“Do it again,” the elder instructed. “Fill that same bottle that you filled before, once again with oil.” And again he told him to empty the bottle once it was filled. This went on for more than an hour, over and over. Meanwhile the empty bottle sat empty.

With patience, the young man kept doing as he was told. It just so happened that this novice’s job in the community was to clean bottles used for holding lamp oil. He knew all about bottles and oil.

After a while, as they sat together looking on the two bottles now empty, the old monk said, “Please tell me, my son, what you see.”

“I see one bottle that has not held any oil and it is only dusty and dry,” the novice answered.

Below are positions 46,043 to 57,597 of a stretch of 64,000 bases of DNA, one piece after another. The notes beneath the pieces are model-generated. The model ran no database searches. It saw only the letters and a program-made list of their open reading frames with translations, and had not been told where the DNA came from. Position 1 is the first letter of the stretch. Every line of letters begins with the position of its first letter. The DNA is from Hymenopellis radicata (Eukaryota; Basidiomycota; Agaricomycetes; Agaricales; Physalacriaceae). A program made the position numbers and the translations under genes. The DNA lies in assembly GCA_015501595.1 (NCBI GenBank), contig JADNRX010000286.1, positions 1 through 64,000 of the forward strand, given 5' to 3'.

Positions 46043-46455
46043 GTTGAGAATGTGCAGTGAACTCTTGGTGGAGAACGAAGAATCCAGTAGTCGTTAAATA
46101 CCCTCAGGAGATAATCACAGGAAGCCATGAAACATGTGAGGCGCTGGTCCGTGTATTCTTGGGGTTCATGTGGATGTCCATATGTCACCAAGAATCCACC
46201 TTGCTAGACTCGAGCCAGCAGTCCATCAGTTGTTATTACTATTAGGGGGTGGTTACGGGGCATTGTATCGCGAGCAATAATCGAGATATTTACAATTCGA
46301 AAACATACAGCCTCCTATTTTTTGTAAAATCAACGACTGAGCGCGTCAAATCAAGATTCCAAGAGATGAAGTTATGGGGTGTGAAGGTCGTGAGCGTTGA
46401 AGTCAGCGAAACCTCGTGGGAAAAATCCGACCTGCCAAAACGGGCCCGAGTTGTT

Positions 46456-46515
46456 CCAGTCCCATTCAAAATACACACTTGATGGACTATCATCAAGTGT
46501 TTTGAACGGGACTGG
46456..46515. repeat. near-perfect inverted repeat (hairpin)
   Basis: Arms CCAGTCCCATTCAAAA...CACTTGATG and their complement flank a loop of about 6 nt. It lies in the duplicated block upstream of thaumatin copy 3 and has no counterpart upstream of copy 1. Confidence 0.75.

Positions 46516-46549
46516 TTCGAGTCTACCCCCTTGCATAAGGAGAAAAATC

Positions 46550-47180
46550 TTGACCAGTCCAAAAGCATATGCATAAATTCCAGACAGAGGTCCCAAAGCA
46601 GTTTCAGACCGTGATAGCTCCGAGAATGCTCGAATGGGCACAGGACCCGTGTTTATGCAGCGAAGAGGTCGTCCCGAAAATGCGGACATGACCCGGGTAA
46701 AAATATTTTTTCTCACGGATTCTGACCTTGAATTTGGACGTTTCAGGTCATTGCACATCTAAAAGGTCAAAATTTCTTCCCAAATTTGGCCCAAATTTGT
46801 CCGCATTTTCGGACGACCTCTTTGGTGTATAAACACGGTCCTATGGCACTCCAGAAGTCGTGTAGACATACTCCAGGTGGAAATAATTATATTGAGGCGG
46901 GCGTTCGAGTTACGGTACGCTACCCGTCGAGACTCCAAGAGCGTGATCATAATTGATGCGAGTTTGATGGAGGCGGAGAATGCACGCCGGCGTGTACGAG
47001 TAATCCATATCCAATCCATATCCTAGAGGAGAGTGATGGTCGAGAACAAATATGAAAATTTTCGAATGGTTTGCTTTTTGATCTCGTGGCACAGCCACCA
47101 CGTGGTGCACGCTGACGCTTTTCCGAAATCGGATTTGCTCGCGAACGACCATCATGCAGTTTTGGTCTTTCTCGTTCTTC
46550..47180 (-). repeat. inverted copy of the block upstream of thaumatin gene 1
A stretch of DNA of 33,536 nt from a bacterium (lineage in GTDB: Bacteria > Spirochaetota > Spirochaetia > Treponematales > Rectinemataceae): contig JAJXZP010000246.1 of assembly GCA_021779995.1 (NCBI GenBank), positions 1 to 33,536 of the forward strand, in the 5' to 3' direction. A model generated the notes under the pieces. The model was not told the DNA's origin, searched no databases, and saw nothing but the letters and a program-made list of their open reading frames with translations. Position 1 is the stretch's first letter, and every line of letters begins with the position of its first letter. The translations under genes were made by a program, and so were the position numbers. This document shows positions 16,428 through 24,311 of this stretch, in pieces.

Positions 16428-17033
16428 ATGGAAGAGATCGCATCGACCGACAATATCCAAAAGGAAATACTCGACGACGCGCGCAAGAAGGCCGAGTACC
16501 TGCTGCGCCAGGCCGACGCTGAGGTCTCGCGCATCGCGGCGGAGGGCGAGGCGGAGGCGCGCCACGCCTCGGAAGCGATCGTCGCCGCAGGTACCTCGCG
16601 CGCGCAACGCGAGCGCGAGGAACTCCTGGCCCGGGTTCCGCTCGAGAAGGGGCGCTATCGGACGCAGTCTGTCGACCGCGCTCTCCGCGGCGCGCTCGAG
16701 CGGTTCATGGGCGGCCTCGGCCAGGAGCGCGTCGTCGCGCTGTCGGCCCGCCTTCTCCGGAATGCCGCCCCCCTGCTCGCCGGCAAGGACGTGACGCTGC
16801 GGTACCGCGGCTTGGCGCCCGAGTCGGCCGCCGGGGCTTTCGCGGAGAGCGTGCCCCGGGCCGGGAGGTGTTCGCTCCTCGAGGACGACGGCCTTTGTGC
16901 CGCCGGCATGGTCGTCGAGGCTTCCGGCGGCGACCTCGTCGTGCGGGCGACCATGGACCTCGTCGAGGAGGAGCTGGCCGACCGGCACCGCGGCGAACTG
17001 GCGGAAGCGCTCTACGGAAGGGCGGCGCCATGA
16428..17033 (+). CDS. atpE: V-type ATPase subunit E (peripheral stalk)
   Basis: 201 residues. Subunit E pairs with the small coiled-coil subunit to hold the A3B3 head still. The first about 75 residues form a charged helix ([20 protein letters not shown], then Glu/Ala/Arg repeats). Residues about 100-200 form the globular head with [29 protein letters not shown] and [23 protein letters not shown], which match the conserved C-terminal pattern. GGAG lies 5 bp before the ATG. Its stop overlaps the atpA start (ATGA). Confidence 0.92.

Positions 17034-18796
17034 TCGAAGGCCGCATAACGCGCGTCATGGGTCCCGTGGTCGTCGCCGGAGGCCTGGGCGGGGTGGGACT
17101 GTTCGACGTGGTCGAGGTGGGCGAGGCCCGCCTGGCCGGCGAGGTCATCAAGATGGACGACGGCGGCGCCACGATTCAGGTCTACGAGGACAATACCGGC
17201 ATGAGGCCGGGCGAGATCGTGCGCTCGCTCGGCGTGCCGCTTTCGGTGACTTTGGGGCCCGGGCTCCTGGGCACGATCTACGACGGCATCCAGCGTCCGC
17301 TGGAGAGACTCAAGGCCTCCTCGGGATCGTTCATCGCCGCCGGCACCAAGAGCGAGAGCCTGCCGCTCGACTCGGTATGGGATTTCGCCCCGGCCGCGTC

“But the bottle that I have filled, unfilled, and refilled many times is clean, shining and coated with the sweetness of oil.”

“Precisely!” the old man replied. “In the same way, you benefit from doing these spiritual things even if they challenge you and cause you to question. Whether you realize it immediately or not, over time they will change you. Filling yourself with these oils will leave you fragranced.”

The doubting Thomas did just that. Even though he questioned and doubted, fell to despair and disassociated himself from his community of faith for a time, he just needed to show up again, and yes, initially, just go through the motions. Thank God he did! Jesus appeared a second time to the gathered disciples when Thomas happened to be there. And then Jesus gave Thomas what he needed.